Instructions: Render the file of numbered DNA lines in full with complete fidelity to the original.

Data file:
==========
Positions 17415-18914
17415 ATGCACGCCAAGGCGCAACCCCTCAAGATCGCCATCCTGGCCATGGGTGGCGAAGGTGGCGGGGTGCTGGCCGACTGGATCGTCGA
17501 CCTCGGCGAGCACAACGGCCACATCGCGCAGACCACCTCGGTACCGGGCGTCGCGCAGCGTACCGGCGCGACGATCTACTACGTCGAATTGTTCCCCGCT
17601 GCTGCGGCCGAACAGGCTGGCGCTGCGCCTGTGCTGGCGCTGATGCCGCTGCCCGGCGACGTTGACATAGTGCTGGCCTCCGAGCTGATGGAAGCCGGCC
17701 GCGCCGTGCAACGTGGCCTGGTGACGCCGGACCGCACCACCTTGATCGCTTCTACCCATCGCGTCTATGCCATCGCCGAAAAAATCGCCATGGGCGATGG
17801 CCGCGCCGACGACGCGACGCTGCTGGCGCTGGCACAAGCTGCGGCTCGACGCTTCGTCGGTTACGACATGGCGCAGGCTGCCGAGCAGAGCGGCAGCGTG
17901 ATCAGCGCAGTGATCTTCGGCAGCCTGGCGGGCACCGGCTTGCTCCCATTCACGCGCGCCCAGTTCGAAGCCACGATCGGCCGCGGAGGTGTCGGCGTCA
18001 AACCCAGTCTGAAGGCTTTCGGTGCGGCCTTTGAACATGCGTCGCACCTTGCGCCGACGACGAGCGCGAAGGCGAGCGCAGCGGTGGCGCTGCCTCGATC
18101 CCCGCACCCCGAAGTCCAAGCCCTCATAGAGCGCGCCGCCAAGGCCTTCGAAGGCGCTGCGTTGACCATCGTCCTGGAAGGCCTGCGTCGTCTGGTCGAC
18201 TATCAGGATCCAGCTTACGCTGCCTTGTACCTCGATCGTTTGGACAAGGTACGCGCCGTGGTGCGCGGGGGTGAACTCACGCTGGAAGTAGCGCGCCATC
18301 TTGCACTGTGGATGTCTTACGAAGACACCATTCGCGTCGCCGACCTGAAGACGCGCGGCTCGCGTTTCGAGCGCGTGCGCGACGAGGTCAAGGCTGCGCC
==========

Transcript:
Positions 17415-18914
17415 ATGCACGCCAAGGCGCAACCCCTCAAGATCGCCATCCTGGCCATGGGTGGCGAAGGTGGCGGGGTGCTGGCCGACTGGATCGTCGA
17501 CCTCGGCGAGCACAACGGCCACATCGCGCAGACCACCTCGGTACCGGGCGTCGCGCAGCGTACCGGCGCGACGATCTACTACGTCGAATTGTTCCCCGCT
17601 GCTGCGGCCGAACAGGCTGGCGCTGCGCCTGTGCTGGCGCTGATGCCGCTGCCCGGCGACGTTGACATAGTGCTGGCCTCCGAGCTGATGGAAGCCGGCC
17701 GCGCCGTGCAACGTGGCCTGGTGACGCCGGACCGCACCACCTTGATCGCTTCTACCCATCGCGTCTATGCCATCGCCGAAAAAATCGCCATGGGCGATGG
17801 CCGCGCCGACGACGCGACGCTGCTGGCGCTGGCACAAGCTGCGGCTCGACGCTTCGTCGGTTACGACATGGCGCAGGCTGCCGAGCAGAGCGGCAGCGTG
17901 ATCAGCGCAGTGATCTTCGGCAGCCTGGCGGGCACCGGCTTGCTCCCATTCACGCGCGCCCAGTTCGAAGCCACGATCGGCCGCGGAGGTGTCGGCGTCA
18001 AACCCAGTCTGAAGGCTTTCGGTGCGGCCTTTGAACATGCGTCGCACCTTGCGCCGACGACGAGCGCGAAGGCGAGCGCAGCGGTGGCGCTGCCTCGATC
18101 CCCGCACCCCGAAGTCCAAGCCCTCATAGAGCGCGCCGCCAAGGCCTTCGAAGGCGCTGCGTTGACCATCGTCCTGGAAGGCCTGCGTCGTCTGGTCGAC
18201 TATCAGGATCCAGCTTACGCTGCCTTGTACCTCGATCGTTTGGACAAGGTACGCGCCGTGGTGCGCGGGGGTGAACTCACGCTGGAAGTAGCGCGCCATC
18301 TTGCACTGTGGATGTCTTACGAAGACACCATTCGCGTCGCCGACCTGAAGACGCGCGGCTCGCGTTTCGAGCGCGTGCGCGACGAGGTCAAGGCTGCGCC